Category Archives: musings

Musings. Brain dump. Uncategorized.

On Television: Under a Marquee Moon

Of all the bands that made CBGB the legend that it is today, Television just doesn’t fit the proverbial bill. Unlike other genre-defining CBGB alums of the mid to late seventies — the punk rock that was the Ramones, the pop rock that was Blondie, or art pop that was Talking Heads — Television was, and still is, a tough band to categorize. With chromatic rock guitars, a tinge of jazz, avant-garde approach to arrangements, a bit of late sixties pop, and sometimes surreal lyrics, Television never approached the level of success of many of their peers. Still, their influence is undeniable.

Tom Verlaine with Patti Smith, 1975 by Anton Perich
Tom Verlaine with Patti Smith at CBGB in 1975 (photo by Anton Perich)

Founded in late 1973 by Tom Verlaine (vocalist and guitarist) and Richard Hell (vocalist and bassist), with Richard Lloyd (as second guitarist), and Billy Ficca (on drums), they performed their first gig in March, 1974. Soon thereafter, they became regulars at CBGB. Arguably, they were the club’s first “rock” band. By 1975, they had developed a cult following. Richard Hell (he of punk anthem “Blank Generation” fame) left, and Fred Smith, briefly of Blondie, joined.


In early 1977, they released their first album, Marquee Moon. The critics loved it. Bands that came after them (most notably, R.E.M) were heavily influenced by it. And many a list compiled by magazines includes it among the best albums of all time.

In a review in April 1977’s Rolling Stone, critic Ken Tucker — comparing Marquee Moon to the Ramones’ second album and Blondie’s self-titled debut — called it the “most interesting and audacious of [the three], and the most unsettling.” Indeed a bit unsettling, Verlaine’s voice is distinctly angular. The lyrics are oblique. And the interlocking guitar stylings are at once captivating and jarring. But it all works to serve a sound that is unlike any other.

Standout tracks include the opening “See No Evil,” “Friction,” and the titular “Marquee Moon.”

Anyone unaware or not convinced of Tom Verlaine’s gift for lyricism need only look at these scant few lines from “Friction” to appreciate his knack for catchy, cryptic, and sometimes outright crazy lyrics:

My eyes are like telescopes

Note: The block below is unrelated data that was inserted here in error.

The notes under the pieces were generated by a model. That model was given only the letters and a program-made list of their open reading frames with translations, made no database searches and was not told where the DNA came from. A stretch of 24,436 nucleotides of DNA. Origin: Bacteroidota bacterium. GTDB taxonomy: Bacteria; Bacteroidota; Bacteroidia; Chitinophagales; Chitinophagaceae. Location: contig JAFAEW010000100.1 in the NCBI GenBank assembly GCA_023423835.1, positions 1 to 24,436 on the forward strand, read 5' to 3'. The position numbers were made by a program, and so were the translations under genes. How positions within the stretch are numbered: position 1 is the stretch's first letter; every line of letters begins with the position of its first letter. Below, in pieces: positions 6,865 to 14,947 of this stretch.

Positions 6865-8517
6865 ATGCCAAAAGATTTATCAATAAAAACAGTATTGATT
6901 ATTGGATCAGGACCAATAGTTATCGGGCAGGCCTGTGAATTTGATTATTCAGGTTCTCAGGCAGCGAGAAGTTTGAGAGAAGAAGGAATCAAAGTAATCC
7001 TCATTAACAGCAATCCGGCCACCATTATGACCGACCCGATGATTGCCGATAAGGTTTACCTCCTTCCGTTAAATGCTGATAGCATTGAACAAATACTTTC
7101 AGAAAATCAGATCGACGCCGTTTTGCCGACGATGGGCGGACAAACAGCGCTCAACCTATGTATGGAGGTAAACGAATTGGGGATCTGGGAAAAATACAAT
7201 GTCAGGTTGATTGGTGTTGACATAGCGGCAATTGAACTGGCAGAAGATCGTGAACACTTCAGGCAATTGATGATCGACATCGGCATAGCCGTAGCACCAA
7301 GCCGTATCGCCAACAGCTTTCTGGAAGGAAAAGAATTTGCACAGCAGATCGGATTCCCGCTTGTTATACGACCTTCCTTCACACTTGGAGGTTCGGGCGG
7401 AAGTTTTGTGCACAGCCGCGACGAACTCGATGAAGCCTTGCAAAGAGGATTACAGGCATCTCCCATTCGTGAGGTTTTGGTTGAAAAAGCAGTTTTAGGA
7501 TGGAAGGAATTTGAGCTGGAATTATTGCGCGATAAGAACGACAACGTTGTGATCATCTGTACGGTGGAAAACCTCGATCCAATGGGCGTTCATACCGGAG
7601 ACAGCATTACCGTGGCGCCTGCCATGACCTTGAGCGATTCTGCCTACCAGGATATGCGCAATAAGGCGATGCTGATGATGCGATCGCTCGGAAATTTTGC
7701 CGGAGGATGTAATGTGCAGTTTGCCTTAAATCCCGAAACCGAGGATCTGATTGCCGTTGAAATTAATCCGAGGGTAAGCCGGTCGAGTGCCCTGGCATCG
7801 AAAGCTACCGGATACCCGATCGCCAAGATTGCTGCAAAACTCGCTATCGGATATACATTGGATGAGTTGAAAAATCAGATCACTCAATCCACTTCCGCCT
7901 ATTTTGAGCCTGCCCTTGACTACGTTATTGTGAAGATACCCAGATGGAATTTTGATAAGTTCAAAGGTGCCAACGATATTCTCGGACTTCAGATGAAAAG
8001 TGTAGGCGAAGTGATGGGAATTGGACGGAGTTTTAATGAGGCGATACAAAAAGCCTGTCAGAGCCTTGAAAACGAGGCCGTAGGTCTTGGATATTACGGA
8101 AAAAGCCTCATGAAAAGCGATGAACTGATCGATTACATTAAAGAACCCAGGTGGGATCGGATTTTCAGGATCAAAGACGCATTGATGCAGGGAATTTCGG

I see it all backwards: but who wants hope?
If I ever catch that ventriloquist
I’ll squeeze his head right into my fist.

And then there are lines so poetic — like the end of the titular track — that they stick with you long after they’re sung.

I remember
How the darkness doubled
I recall
Lightning struck itself
I was listening
Listening to the rain
I was hearing
Hearing something else

“They are one in a million,” wrote British music journalist Nick Kent in NME (New Musical Express) [excerpted from the 2003 Rhino re-release of the album]. “The songs are some of the greatest ever. The album is Marquee Moon.”

Television would break up in 1978 after only producing one more album. Although they would reform in 1992 and release an eponymous LP, the band never again attained the level of innovation that is Marquee Moon.

No Slave to Man: Delphine Seyrig and Daughters of Darkness

Delphine Seyrig as The Countess in Daughters of Darkness
Delphine Seyrig as The Countess in Daughters of Darkness

Harry Kümel’s Daughters of Darkness (1971) — starring Lebanese-born French actress, director and feminist Delphine Seyrig — is arguably the best of several early nineteen seventies’ revisionist vampire films that either subtly suggest or outwardly depict unabashed lesbianisn. Along with films like Roy Ward Baker’s Vampire Lovers (a 1970 Hammer film with the amazing Ingrid Pitt) and José Ramón Larraz’s Vampyres (a joint Fox / Rank production from 1974), Daughters of Darkness has been dissected by critics and scholars alike that see in the vampire myth evidence of both misogyny and female empowerment. But the strength of this particular film is, without question, the magnetism of its star.